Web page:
So back when I was 15, barely any rides to my name, I experienced my first bolting thoroughbred. He took off out of control around the arena and then, of course, to make matters worse, while the trainer is standing in the middle telling me to tell the horse whoa, he trips! He tripped in a hole dug by one of the many dogs allowed to do whatever they wanted around the farm. He launched forward and I went flying. I went over his head, in front of him and between his front legs and as I let go of the reins and he regained himself, he took off forward, half jumping over me and half stepping on me. I had a huge horse shoe shape on my right inner thigh from where the horse stepped on me, and boy was I AFRAID after that.
After my leg was a little better, I actually went back to that barn and tried again. She put me on an old mare, a true school horse and she put me on a lunge line. So only after my incident did she finally try teaching me the way any beginner should learn. But I refused to trot, and was to scared to even try to direct the horse myself or anything and the instructor told me I could no longer ride at that barn because I was not a good fit for the program.
Years more went by – many years. I was now 18, and had the ability to drive myself to lessons. So when someone I met who had horses referred me to a barn to take lessons at, I went. And I met Lady. (http://willowtreephotos.webs.com/ladysstory.htm). Feel free to read all about Lady.
She was the love of my life, and that’s when my riding really began. I also rode a couple other horses at that barn… Dizzy and Rocky and I think I might have ridden Silver once. I rode one quarter horse gelding that I can’t remember the name of, and I also rode Witch. LOL. Yep her name was actually Witch. And you know, she wasn’t half bad. She was a good girl, but her owner was very scared of her. Witch was a rich copper mare with a big white blaze and she was so good we actually used her in summer camp one year and her owner couldn’t believe it. Witch had little kids on her that had never ridden before and she did fine. I can say I liked Witch, once you got past the stall aggression and food aggression and general bad manners. I also did pony parties with Molly and Skye, two little shetlands. Skye eventually got sold and Molly ended her life in torment and cruelty. Molly went blind and since she couldn’t be used for pony parties anymore, her owners, the barn owners, left Molly in her stall to rot away. They never trimmed her feet again and never did her mane or let her outside. By the time she died, she was thin, disgusting looking, had elf shoes from her overgrown hooves and was just miserable and suffering. I had moved lady before Molly died, but I heard about it.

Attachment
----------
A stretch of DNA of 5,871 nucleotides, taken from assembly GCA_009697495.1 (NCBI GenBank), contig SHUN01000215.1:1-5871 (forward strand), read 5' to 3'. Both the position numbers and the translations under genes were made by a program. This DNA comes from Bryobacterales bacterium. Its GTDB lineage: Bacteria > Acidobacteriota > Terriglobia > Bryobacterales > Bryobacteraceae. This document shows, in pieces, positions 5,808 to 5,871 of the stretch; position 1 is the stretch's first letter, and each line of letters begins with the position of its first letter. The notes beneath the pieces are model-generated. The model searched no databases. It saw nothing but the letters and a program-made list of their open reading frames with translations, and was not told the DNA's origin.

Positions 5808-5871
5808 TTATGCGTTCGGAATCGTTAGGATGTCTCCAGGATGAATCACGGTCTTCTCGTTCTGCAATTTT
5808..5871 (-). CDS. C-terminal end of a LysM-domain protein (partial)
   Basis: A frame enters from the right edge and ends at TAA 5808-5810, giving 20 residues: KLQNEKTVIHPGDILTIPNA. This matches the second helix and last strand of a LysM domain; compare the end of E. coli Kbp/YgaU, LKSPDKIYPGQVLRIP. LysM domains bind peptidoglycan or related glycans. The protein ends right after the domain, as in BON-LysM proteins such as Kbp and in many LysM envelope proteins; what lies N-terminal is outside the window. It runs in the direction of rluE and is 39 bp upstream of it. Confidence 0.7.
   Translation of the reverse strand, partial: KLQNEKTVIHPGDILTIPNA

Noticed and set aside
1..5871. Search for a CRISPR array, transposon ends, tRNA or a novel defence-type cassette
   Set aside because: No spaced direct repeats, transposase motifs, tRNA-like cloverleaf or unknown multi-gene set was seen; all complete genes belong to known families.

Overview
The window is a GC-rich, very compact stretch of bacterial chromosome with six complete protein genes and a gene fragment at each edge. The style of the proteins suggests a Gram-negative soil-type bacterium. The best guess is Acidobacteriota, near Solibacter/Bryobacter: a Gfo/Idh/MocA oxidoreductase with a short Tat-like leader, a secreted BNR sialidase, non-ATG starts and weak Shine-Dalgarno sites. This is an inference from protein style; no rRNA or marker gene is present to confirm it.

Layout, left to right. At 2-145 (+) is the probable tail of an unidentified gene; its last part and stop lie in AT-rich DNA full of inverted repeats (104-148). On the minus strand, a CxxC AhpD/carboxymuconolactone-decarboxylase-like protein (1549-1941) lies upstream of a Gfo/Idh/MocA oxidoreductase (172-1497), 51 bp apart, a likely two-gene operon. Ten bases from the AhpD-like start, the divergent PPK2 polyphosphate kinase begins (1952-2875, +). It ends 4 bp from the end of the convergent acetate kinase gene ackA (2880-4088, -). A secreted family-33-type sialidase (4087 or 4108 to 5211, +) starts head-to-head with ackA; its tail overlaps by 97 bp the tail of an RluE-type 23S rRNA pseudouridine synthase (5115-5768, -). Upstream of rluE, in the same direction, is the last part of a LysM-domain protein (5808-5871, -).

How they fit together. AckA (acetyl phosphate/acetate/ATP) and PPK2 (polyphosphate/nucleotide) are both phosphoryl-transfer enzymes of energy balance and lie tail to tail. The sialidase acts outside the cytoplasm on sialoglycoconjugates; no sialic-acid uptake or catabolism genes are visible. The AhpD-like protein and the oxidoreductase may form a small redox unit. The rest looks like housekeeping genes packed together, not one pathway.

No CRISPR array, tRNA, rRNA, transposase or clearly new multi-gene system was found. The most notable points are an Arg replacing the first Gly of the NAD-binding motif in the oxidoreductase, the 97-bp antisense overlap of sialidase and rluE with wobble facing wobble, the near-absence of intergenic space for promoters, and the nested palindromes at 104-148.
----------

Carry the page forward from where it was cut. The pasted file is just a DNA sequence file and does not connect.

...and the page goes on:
When I moved Lady, for her protection, because even I knew how bad that barn was,I took her to a barn only 15 minutes from home. She had been about 1/2 hour from home before. I took care of Lady every day even though I couldn’t ride her. At that barn, there were about 70 horses. I got to ride probably half of them. There were about 20 school horses, and while I can’t remember the names of them all, I remember riding Demi, Absolute (I loved him), Bonnie, Spiffy,…. oh there were so many more. And some ponies I rode too.. Tucker? I think maybe was one? A little bay pony.. anyway, I also rode many of the boarder horses for them when they were out of town or what not. And then the barn got in Lickety Split. (http://www.youtube.com/watch?v=JMOjHOhUfVA) Not long after Lady died, I had become so fond of Lickety that I bought him when he was offered to me. I loved him so much.